J Syst Evol ›› 2021, Vol. 59 ›› Issue (2): 316-325.DOI: 10.1111/jse.12565

• Research Articles • Previous Articles     Next Articles

Origins of weedy rice revealed by polymorphisms of chloroplast DNA sequences and nuclear microsatellites

Nan Yao1†, Zhe Wang1†‡, Zhuo‐Jun Song1, Lei Wang1, Yong‐Sheng Liu2, Ying Bao3*, and Bao‐Rong Lu1*   

  1. 1Ministry of Education Key Laboratory for Biodiversity and Ecological Engineering, Department of Ecology and Evolutionary Biology, Fudan University, Shanghai 200438, China
    2School of Horticulture, Anhui Agricultural University, Hefei 230036, China
    3School of Life Sciences, Qufu Normal University, Qufu 273165, Shandong, China
  • Received:2019-04-14 Accepted:2019-11-14 Online:2020-01-05 Published:2021-03-01

Abstract: Conspecific weeds that permanently infest worldwide agroecosystems are evolved from their crop species. These weeds cause substantial problems for crop production by competing for resources in agricultural fields. Weedy rice represents such a conspecific weed infesting rice ecosystems, and causing tremendous rice yield losses owing to its strong competitiveness and abundant genetic diversity, likely resulted from its complex origins. Here, we report the use of chloroplast DNA (cpDNA) fingerprints to determine whether weedy rice is evolved from its wild (exo‐feral) or cultivated (endo‐feral) rice progenitor as the maternal donor in recent hybridization events. In addition, we also applied nuclear simple sequence repeat (SSR) markers to confirm the exo‐feral or endo‐feral origins of weedy rice accessions determined by the cpDNA fingerprints. We found that the studied weedy rice accessions evolved either from their wild or cultivated rice progenitor, as the maternal donor, based on the cpDNA network and structure analyses. Combined analyses of cpDNA and nuclear SSR markers indicated that a much greater proportion of weedy rice accessions had the endo‐feral origin. In addition, results from the genetic structure of nuclear SSR markers indicated that weedy rice accessions from the endo‐feral pathway are distinctly associated with either indica or japonica rice cultivars, suggesting their complex origins through crop–weed introgression. The complex pathways of origin and evolution could greatly promote genetic diversity of weedy rice. Therefore, innovative methods should be developed for effective weedy rice control.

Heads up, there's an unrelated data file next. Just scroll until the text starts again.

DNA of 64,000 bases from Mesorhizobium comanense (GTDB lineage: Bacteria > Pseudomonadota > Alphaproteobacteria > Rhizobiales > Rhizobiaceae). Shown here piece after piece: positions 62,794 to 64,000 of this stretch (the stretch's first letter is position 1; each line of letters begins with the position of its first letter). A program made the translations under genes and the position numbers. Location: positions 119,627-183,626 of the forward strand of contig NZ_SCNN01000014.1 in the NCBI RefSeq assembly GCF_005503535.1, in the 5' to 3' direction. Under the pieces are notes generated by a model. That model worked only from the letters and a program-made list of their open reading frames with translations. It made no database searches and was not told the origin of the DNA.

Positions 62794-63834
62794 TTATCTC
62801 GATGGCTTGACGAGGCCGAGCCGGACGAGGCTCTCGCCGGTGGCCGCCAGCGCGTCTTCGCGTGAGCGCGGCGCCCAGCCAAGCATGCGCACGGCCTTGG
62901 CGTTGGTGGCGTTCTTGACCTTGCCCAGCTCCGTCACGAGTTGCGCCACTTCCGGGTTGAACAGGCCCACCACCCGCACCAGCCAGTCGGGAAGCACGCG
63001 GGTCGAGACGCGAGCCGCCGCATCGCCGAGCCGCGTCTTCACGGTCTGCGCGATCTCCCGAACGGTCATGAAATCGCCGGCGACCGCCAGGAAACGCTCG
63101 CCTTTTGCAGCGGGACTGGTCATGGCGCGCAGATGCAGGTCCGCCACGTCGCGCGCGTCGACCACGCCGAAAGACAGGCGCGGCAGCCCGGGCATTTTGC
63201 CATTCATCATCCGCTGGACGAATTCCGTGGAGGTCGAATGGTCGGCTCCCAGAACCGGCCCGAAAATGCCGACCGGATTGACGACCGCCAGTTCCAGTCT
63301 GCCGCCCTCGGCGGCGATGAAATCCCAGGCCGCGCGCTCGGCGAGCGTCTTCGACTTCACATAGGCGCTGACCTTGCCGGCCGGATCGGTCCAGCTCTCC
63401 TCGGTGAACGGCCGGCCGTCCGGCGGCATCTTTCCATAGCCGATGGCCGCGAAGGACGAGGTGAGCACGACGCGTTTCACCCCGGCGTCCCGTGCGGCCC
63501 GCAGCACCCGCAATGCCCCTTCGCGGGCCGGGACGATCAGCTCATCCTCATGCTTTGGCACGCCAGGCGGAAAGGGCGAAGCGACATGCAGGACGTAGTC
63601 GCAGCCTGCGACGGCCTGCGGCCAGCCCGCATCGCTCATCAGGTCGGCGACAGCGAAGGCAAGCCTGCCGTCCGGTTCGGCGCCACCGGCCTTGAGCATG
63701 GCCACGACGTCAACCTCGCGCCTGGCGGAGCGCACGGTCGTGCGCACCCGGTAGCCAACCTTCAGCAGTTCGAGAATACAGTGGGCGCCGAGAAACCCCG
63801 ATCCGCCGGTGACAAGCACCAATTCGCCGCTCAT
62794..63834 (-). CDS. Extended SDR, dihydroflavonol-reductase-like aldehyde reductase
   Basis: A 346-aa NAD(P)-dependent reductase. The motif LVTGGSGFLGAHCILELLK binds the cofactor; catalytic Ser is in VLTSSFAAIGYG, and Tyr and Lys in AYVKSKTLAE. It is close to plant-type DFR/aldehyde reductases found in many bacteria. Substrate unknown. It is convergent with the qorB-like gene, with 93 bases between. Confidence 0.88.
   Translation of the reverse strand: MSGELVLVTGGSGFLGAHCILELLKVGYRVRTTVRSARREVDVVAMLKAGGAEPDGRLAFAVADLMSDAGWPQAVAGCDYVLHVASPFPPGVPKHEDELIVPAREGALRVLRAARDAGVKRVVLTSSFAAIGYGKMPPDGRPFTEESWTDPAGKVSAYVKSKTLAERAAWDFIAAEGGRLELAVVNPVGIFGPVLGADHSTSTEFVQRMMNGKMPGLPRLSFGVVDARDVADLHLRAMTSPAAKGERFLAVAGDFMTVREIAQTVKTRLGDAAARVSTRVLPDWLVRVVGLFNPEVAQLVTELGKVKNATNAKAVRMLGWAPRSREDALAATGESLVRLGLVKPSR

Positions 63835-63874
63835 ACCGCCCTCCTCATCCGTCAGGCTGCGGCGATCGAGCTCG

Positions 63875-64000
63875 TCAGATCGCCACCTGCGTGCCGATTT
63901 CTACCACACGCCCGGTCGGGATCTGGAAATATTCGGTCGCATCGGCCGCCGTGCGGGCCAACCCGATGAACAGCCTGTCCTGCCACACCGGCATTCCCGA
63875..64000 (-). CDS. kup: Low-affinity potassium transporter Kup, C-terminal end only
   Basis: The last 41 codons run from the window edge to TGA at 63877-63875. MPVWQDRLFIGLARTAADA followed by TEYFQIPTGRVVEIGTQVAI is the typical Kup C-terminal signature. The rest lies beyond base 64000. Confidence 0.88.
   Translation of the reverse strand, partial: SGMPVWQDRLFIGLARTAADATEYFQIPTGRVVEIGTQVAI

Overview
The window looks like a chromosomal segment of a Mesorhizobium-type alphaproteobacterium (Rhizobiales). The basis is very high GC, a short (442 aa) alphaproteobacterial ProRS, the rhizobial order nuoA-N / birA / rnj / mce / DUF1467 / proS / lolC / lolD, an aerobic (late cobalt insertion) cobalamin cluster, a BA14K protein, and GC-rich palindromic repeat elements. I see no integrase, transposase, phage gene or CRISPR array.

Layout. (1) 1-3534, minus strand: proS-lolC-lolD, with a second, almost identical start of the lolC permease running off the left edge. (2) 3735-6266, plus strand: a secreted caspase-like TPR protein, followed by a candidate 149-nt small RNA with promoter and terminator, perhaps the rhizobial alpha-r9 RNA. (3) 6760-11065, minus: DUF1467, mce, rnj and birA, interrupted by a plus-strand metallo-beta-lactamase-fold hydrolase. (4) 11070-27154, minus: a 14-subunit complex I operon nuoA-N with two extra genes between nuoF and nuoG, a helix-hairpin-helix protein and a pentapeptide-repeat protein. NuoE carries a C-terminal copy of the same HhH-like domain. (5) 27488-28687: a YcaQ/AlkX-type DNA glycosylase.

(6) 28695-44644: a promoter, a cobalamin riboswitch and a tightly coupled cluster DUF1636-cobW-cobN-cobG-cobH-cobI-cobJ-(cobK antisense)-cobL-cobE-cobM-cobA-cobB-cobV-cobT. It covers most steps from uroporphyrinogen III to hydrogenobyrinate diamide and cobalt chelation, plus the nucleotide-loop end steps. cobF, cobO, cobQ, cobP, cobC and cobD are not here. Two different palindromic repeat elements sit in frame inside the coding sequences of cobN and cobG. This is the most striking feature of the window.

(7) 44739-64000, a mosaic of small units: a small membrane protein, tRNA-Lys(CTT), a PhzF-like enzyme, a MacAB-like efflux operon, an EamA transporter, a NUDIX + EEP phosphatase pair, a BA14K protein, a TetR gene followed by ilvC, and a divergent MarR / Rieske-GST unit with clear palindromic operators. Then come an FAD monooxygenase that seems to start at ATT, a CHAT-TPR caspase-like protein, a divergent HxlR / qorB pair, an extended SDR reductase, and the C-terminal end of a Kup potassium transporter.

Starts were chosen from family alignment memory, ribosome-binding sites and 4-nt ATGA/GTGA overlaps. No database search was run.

Key words: genetic structure, molecular markers, Networking analysis, Oryza sativa f. spontanea, weed evolution, wild relatives